The Rev. Dr. W.A. Johnson grew up in the Hampton, Virginia area and is a graduate of Virginia Union University in Richmond, the Virginia Seminary in Lynchburg, and the Chicago Theological Seminary at the University of Chicago. For six decades, he has served as a spiritual leader to Bristol, the surrounding region and the Commonwealth. He is a former trustee of Virginia Union University and has served on a number of boards of directors and advisory boards.

Related: Lucy Burch, a “unicorn” at Huntingdon College, honored with Algernon Sydney Sullivan Award

Johnson organized the Bristol Head Start Center in 1966, led several capital projects at Lee Street Baptist Church, served as the moderator of the Schaeffer Memorial Baptist Association of Southwest Virginia, led the Baptists of Virginia to build a new state office in Richmond, and has helped plant churches in Central Asia, Africa, Haiti, Cuba, and South Africa. He served as an open-door devotional speaker for WCYB for 30 years. He currently serves on the boards of WHCB, WLFG, Bristol Faith in Action, Mike Jenkins Ministries Inc., and Living Faith Ministries Inc., and he presents the “Living Word” television program on WLFG every Sunday morning.

“Dr. Johnson has borne witness to the transforming love and grace of Jesus Christ, both in his pastoral ministry at Lee Street Baptist Church and in his significant community leadership through times of crisis and growth,” said Martin Dotterweich, Ph.D., professor of history and director of King University’s Institute for Faith and Culture. “When he arrived in Bristol in 1961, he assumed it would be a short stop on his way to a larger ministry in a larger city, but he felt God’s call to stay here to be a beacon for the African-American community and to work for the building of what Dr. Martin Luther King, Jr. called the ‘beloved community.’ He has lived a life of selflessness and care for others, and it is our honor to recognize his lifetime of service.”

This article has been edited slightly from the original version appearing on the King University website.

Trio of Servant Leaders Receive Sullivan Awards at Queens University of Charlotte

Known for her strong sense of integrity, conviction and passion, Queens University of Charlotte senior Sydney Stepney has excelled both inside and outside of the classroom. Her excellent character and commitment to humanitarian service has also earned her the 2021 Algernon Sydney Sullivan Award at Queens.

Since 1948, Queens has selected individuals to receive the Algernon Sydney Sullivan Award for excellence of character and humanitarian service. Two awards are typically presented to recognize and honor a member of the graduating class, as well as a person or couple affiliated with the university who represent the highest ideals of both the university and society.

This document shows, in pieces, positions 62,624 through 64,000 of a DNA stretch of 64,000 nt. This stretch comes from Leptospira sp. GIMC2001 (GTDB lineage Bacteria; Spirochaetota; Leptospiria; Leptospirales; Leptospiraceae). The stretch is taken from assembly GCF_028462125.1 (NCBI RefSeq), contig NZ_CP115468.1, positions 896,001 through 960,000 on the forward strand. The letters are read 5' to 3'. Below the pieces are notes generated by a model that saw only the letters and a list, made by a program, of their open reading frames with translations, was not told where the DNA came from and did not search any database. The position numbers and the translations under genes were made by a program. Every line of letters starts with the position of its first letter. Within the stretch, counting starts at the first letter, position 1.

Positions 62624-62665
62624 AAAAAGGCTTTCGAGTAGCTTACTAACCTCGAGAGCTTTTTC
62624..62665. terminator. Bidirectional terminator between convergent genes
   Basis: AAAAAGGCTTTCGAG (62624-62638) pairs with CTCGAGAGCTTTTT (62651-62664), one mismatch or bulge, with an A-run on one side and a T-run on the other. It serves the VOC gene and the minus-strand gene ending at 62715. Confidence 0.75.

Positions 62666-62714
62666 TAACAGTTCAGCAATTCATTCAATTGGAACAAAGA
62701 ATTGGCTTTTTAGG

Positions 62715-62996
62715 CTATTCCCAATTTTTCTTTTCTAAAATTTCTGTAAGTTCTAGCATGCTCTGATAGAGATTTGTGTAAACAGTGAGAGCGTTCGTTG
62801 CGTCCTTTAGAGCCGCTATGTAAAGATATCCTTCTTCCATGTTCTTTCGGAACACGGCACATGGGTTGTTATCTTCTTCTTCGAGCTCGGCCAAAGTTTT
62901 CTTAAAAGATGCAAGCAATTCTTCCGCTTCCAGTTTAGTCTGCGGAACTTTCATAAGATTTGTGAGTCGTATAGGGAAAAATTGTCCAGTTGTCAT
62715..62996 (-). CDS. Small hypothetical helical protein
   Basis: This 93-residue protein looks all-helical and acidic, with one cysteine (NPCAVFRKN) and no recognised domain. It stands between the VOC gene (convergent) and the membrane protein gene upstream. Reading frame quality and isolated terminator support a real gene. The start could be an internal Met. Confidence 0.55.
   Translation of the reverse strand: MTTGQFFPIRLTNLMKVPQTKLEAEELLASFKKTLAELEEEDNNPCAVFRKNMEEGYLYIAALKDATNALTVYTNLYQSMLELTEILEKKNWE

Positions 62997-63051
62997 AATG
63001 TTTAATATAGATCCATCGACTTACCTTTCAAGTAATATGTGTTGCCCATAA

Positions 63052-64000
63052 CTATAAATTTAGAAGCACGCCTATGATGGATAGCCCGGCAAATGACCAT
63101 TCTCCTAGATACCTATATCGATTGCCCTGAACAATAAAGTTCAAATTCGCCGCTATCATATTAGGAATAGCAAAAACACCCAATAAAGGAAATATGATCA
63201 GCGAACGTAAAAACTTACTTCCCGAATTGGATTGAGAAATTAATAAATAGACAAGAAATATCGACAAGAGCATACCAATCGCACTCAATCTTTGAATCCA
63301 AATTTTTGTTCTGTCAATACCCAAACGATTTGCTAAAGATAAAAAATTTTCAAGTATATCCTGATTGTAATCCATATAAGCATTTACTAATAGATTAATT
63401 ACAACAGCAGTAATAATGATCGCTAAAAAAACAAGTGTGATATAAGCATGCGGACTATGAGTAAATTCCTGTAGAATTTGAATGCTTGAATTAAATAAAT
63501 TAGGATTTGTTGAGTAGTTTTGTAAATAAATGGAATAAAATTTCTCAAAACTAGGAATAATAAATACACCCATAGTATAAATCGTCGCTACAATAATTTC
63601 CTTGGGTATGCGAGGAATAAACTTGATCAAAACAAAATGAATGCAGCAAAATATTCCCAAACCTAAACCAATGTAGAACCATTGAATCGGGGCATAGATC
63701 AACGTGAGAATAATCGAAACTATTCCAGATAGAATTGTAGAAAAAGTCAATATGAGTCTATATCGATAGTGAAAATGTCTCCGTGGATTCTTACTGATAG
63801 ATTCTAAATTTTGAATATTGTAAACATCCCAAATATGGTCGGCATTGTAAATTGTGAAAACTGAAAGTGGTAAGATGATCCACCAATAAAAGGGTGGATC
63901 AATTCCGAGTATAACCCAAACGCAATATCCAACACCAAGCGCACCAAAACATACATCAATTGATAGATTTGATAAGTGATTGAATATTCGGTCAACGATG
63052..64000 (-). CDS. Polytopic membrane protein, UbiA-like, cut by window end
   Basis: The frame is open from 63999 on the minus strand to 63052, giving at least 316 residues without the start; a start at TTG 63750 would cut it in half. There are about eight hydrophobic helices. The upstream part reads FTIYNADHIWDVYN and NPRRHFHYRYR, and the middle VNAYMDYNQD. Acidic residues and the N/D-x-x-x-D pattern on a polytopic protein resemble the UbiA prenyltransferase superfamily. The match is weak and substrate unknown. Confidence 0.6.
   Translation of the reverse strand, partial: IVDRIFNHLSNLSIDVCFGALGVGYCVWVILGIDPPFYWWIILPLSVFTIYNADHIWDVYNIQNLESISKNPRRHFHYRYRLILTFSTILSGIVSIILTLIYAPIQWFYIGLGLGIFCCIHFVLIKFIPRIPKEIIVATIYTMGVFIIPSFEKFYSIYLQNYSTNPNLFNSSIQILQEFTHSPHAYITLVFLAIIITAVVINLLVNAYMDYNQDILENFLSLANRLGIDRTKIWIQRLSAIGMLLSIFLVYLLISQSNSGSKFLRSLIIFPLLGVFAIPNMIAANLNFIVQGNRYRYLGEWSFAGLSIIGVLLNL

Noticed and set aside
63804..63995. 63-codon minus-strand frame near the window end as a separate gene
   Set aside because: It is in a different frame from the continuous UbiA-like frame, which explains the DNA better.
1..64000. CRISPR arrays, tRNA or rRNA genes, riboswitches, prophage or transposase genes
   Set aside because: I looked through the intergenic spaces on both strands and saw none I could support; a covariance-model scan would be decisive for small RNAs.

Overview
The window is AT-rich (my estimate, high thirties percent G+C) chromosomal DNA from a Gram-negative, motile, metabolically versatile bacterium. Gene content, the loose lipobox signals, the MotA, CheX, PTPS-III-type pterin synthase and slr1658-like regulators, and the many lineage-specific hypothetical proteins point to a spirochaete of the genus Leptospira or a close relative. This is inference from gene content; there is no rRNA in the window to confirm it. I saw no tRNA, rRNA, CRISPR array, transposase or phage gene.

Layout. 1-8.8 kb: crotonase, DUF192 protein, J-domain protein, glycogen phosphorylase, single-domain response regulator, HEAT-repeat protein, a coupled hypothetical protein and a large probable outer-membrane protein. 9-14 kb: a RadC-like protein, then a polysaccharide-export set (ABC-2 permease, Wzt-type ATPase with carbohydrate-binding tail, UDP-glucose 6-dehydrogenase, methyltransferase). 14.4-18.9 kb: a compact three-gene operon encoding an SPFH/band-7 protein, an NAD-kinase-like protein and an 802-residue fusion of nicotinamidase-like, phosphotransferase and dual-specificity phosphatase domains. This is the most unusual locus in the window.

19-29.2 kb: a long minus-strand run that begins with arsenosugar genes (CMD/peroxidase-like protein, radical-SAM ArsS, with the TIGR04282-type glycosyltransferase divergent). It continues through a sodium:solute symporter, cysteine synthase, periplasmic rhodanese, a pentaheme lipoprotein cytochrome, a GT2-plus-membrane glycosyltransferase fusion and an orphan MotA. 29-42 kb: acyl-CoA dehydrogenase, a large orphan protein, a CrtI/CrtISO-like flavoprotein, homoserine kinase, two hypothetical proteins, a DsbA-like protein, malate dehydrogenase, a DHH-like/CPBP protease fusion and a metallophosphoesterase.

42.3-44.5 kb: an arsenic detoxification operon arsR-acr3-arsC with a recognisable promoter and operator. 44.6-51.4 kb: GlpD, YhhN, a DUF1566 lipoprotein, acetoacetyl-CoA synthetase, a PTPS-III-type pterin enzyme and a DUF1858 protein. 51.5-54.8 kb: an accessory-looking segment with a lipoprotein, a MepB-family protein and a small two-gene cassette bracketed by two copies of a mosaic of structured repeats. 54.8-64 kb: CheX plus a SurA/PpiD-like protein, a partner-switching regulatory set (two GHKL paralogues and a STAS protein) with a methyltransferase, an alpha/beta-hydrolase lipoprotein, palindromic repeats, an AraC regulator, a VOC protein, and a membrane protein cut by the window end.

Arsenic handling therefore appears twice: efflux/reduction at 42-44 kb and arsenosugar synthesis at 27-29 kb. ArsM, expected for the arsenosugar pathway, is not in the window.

Judy and Paul Leonard were this year’s community recipients.

Related: How Sullivan Award recipient Issy Rushton guided her University of South Carolina campus through the pandemic

During her time at Queens, Stepney served as a resident assistant and then as head resident assistant during her junior and senior years. Her exemplary service and leadership in those roles led her to receive the 2020 Resident Assistant of the Year Award. Additionally, she tutored peers through the Roadmap Scholar program and served as a mentor through the L.E.A.D. (Learn, Empower, Act, Diversify) mentoring program and Transition to University (T2U) program.

An active member of the Black Student Union, she became one of the inaugural Racial Justice Fellows for the Charlotte Racial Justice Consortium. This group was charged with examining the city’s history with race and equality and leading healing projects in the community.

She was also a Charlotte AHEC Public Health Scholar, where she worked to improve the diversity of health professions and to support health system transformations across the state.

Stepney has received a full scholarship to Ohio State University’s Masters in Healthcare Administration program, where she will continue pursuing her goal to provide leadership that bridges the gap between health literacy and health equity.

this photo shows Judy and Paul Leonard receiving the Algernon Sydney Sullivan Award at Queens University of Charlotte

Judy and Paul Leonard accept the Algernon Sydney Sullivan Award at Queens University of Charlotte.